Harrison “Jack” Schmitt was the first and last geologist to visit the Moon. Below is his secret chili recipe, served best with a side of tortilla chips and some space history. We can’t help with the chips, but we can tell you a little about this chili-making astronaut.
The annual Perseid meteor shower is at its peak (August 11-13). Meteor showers occur when the Earth’s orbit around the Sun takes us through a debris field, which is often a trail of cosmic dust left behind by a comet.
On this day in 1978, Ben Abruzzo, Maxie Anderson, and Larry Newman took off from Presque Isle, Maine in the gas balloon Double Eagle II in an attempt to cross the Atlantic. The successful crossing took 137 hours, 6 minutes and covered 5,021 kilometers (3,120 miles) landing in a wheat field near Miserey, France.
On this day in 2011, Juno began its journey to Jupiter. After an almost five-year journey, the spacecraft successfully entered Jupiter’s orbit, and has since been investigating the planet's origins, interior structure, deep atmosphere and magnetosphere.
On this day in 2007, the Mars Phoenix lander was launched from a Delta II at Cape Canaveral Air Force Station, Florida. Phoenix flew to a site in the far northern plains of Mars where it analyzed components of the surface, subsurface, and atmosphere.
As the National Air and Space Museum’s annual Mars Day! celebration approaches, we look to a recent research trip taken by a Smithsonian Summer Intern to investigate the similarities between some of Earth’s most amazing dunes and those found on the ruddy surface of Mars.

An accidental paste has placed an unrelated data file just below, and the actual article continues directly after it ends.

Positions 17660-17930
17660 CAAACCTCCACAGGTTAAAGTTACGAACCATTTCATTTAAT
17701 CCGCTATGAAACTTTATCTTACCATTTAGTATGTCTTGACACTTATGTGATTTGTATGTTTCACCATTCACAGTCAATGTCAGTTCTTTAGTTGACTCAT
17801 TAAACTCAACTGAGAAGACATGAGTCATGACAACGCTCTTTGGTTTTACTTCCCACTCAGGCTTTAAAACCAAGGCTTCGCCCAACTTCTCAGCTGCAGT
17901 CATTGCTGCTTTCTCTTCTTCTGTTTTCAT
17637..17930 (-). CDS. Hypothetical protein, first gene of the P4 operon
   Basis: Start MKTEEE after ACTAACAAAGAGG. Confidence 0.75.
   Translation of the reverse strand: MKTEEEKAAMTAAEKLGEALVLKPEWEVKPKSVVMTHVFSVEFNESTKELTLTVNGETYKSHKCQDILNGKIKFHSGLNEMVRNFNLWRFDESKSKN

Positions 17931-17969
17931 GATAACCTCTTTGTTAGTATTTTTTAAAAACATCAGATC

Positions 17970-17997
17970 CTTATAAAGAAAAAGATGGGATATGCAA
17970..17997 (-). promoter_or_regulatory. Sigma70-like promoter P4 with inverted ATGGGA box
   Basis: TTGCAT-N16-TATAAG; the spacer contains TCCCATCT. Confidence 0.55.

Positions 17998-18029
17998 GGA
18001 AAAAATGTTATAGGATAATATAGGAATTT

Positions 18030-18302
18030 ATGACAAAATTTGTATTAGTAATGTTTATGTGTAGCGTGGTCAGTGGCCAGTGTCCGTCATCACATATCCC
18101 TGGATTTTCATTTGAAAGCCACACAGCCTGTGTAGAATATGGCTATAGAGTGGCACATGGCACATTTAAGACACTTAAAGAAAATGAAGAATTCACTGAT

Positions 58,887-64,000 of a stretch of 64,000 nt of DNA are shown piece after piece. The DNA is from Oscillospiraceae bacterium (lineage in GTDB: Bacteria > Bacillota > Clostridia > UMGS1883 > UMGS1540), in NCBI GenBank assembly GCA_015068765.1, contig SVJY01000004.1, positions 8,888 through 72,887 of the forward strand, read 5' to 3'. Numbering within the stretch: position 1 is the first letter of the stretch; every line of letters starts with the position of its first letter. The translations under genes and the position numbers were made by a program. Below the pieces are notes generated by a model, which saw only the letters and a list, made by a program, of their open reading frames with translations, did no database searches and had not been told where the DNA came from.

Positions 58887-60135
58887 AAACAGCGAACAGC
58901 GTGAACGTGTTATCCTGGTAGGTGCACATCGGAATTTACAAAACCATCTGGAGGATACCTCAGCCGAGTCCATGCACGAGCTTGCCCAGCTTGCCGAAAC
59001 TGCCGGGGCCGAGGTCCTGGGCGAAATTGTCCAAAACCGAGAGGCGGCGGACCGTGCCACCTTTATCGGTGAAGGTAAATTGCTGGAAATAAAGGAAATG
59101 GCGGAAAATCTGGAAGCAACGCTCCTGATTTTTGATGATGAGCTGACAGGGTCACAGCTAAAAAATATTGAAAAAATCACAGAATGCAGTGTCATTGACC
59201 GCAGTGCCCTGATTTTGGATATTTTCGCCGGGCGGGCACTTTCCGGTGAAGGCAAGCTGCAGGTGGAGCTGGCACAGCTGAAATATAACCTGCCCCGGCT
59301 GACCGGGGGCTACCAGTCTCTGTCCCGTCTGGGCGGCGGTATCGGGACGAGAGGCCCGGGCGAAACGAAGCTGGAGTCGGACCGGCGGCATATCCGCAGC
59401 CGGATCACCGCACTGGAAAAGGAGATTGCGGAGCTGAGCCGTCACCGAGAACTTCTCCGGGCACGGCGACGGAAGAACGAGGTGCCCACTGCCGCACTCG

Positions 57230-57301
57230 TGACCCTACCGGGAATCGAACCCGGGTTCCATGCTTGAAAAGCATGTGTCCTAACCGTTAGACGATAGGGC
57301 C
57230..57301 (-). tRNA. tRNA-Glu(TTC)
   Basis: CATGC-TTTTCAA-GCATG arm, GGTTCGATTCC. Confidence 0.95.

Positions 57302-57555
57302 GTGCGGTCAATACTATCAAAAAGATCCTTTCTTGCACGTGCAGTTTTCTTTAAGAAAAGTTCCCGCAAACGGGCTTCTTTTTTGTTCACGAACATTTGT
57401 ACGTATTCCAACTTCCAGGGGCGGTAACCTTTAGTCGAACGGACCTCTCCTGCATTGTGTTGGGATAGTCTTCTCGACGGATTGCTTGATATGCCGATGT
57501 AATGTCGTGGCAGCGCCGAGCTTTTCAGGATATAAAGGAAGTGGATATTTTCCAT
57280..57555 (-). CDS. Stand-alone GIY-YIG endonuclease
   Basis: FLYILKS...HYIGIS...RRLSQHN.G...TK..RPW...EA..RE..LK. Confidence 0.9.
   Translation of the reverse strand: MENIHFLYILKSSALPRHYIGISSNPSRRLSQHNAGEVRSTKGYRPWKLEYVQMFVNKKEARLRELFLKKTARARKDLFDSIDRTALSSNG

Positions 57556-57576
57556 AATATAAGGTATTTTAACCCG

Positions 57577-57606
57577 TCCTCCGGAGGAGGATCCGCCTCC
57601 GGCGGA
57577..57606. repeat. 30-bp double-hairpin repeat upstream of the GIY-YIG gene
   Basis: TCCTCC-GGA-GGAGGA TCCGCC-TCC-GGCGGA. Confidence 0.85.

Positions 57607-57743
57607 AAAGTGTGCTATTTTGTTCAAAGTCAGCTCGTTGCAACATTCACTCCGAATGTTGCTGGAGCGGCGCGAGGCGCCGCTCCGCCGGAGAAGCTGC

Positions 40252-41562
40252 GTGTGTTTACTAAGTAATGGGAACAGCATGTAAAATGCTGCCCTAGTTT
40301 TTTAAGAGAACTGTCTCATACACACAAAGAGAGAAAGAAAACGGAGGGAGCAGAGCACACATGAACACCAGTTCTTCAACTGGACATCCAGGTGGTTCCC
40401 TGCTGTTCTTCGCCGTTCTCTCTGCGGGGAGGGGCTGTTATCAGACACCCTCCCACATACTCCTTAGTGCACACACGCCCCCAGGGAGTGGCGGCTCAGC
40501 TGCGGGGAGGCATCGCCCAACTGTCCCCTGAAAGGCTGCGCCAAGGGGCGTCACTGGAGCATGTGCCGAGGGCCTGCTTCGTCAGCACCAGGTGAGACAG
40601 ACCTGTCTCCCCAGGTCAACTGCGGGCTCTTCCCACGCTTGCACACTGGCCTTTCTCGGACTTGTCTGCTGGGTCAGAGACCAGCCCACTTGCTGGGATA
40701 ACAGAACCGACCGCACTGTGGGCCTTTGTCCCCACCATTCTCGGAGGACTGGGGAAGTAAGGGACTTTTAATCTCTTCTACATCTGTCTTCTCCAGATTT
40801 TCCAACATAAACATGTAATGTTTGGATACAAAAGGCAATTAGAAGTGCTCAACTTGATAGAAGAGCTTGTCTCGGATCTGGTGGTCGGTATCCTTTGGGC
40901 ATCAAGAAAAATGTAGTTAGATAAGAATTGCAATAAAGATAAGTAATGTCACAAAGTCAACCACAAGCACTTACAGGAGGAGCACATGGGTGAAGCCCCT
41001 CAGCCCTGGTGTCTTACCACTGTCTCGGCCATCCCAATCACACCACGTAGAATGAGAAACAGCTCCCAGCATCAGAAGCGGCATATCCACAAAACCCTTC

“We know it will be a good ride,” Astronaut Neil Armstrong said. He was responding to well wishes from the NASA launch operations manager just 15 seconds before automatic sequence. And he was right. It was a good ride.
Among the treasures found within the special collections of the DeWitt Clinton Ramsey Room, a branch of the Smithsonian Libraries located at the National Air and Space Museum, is a collection of oversized scrapbooks with an interesting and complicated history. Originally bound in one volume, William Upcott’s Scrapbook of Early Aeronautica captures the history of lighter-than-air aircraft and aeronautics from 1783 to the 1840s through a rich collection of newspaper clippings, articles, illustrations, and letters.
On October 7, 1929, Anne Morrow Lindbergh gazed out the window of a Sikorsky S-38 flying boat, entranced by the view before her: gleaming stone structures only recently freed from the thick tropical vegetation of the Yucatan peninsula in Mexico—Chichén Itzá, a remnant of the Mayan civilization that thrived there between 750 and 1200 AD. Her husband Charles A. Lindbergh piloted the aircraft that skimmed just above the ruins and treetop canopy.